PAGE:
Deputy Prime Minister Phongthep Thepkanchana made the remark after Monday's peace forum, which featured several former world leaders and prominent experts.
Former British prime minister Tony Blair, former Finnish president Martti Ahtisaari, and Centre for Humanitarian Dialogue senior adviser Priscilla Hayner all joined the forum as guest speakers to offer their views on Thai political strife.
The event, titled "Uniting for the Future: Learning from Each Other's Experiences," was held at the Plaza Athenee Hotel by Chulalongkorn University's Institute of Security and International Studies (ISIS) and the Devawongse Varopakarn Institute of Foreign Affairs.
The road to national reconciliation should respect the voice of the minority, learn from past lessons and avoid issuing any amnesty for specific interests, the forum was told.
Mr Phongthep, who is also in charge of inviting stakeholders to the government's political reform assembly, said he agreed with the speakers' views that the country should look to the future rather than being stuck in the past.
The suggestions were in line with the government's reform assembly policy, he said.
"I agree with the forum speakers that the amnesty bill cannot exonerate every case and that the bill is not a complete solution," Mr Phongthep said.
He added, however, that the government would press ahead with the amnesty bill proposed by Pheu Thai MP Worachai Hema.
The bill is being vetted by a House committee after passing its first reading last month.
At the forum, Mr Blair suggested Thailand's reconciliation effort should be based on five principles and solved by its own people, rather than outsiders.
He said the first principle was that opportunities must be shared by all rather than a select few.
Secondly, the past should be examined honestly but never judged.
"Reconciliation is never going to be about people changing their minds about the past, but it is about changing their minds for the future," he said.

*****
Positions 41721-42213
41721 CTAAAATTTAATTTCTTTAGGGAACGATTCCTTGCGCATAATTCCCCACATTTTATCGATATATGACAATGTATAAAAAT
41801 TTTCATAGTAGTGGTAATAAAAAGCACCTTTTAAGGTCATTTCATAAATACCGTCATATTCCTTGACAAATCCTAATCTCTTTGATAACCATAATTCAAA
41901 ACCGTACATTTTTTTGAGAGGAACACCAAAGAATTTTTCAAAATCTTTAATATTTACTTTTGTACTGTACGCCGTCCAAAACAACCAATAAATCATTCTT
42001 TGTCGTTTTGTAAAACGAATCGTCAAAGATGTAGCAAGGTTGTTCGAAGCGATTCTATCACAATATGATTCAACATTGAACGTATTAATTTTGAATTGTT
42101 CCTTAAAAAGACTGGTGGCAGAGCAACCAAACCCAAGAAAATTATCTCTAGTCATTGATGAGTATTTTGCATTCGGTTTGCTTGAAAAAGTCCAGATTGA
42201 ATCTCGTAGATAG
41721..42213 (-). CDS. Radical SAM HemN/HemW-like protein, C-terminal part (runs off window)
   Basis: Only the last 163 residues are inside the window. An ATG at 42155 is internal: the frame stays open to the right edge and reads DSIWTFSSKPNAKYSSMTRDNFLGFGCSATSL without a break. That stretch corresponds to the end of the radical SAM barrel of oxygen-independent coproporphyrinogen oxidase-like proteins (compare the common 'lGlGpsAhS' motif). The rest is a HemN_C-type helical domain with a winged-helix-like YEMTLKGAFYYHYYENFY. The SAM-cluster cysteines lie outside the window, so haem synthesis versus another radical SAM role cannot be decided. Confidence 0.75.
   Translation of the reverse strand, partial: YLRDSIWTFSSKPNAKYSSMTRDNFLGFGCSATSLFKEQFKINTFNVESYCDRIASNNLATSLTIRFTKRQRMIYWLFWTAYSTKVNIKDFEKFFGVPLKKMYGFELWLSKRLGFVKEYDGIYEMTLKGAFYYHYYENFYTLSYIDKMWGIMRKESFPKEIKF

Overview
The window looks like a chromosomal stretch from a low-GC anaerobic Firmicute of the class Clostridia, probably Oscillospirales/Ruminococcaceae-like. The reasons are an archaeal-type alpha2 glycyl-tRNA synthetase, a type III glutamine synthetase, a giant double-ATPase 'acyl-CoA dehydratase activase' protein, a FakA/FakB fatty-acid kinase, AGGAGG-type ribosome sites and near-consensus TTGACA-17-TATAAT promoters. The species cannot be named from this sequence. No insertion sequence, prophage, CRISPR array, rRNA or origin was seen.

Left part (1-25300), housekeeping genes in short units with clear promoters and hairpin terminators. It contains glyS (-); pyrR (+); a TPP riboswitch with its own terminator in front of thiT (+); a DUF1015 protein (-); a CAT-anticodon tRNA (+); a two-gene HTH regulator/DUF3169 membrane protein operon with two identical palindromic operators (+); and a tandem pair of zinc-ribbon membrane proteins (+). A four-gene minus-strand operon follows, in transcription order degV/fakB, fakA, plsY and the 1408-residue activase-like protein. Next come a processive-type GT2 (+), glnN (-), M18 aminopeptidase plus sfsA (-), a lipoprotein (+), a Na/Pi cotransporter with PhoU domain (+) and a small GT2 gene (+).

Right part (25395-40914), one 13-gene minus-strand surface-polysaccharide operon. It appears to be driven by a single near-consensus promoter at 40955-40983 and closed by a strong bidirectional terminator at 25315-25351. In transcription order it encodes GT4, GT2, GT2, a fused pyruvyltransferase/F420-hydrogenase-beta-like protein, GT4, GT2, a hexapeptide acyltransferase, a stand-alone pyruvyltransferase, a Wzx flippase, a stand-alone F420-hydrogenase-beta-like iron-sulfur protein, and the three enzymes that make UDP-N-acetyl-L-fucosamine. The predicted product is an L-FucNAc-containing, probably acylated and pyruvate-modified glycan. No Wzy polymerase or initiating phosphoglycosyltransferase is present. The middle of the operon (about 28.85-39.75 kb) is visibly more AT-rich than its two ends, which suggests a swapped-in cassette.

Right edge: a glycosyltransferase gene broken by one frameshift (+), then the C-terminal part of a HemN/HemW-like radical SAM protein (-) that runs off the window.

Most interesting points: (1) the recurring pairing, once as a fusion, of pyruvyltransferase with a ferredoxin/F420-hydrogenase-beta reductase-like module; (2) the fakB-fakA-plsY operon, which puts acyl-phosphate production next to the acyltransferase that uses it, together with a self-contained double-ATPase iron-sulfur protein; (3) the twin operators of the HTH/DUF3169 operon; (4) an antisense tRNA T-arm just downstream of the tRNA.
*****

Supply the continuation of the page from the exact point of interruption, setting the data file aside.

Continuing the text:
Third, a future framework should be drawn to enable people to talk about the past and future.
Fourth, Mr Blair said that reconciliation will come from a genuine democracy that does not discriminate against the minority.
Democracy is not about domination by the majority, but about sharing space and working together, he said.
The final principle was effective governance.
"It is not easy by the way. But however difficult it seems, it is worth trying," he said.
Mr Blair made a point at the start of his speech that he was not paid for his appearance.
Mr Ahtisaari, who won the 2008 Nobel Peace Prize, said peace was not only an outcome but a process.
Societies which experienced conflict for decades needed to pay attention to ensure their policies promoted proper education, health care and good living standards to all citizens.
Ms Hayner said reconciliation would not work if there was a hidden agenda at play.
"Reconciliation cannot mean overcoming an opponent to achieve a political purpose. It must build trust between parties and build common interests," she said.
Ms Hayner said a reconciliation process cannot be rushed, but had to be treated with care and respect.
Similarly, she said any amnesty plan should progress with respect for victims and should not have specific political interests at heart.
The investigation into past political conflicts should continue even after an amnesty was granted, said Ms Hayner who was once part of Thailand's Truth for Reconciliation Commission to solve division after the 2010 political unrest.
Prime Minister Yingluck Shinawatra said democracy was not a system of majority rule, but one which requires equality and mutual respect among all citizens.
After the forum, Mr Blair met Democrat leader Abhisit Vejjajiva and his deputy Korn Chatikavanij. Mr Korn later wrote on his Facebook page that he and Mr Abhisit told Mr Blair the party had not joined the government's reform assembly since the government had failed to show sincerity about reform.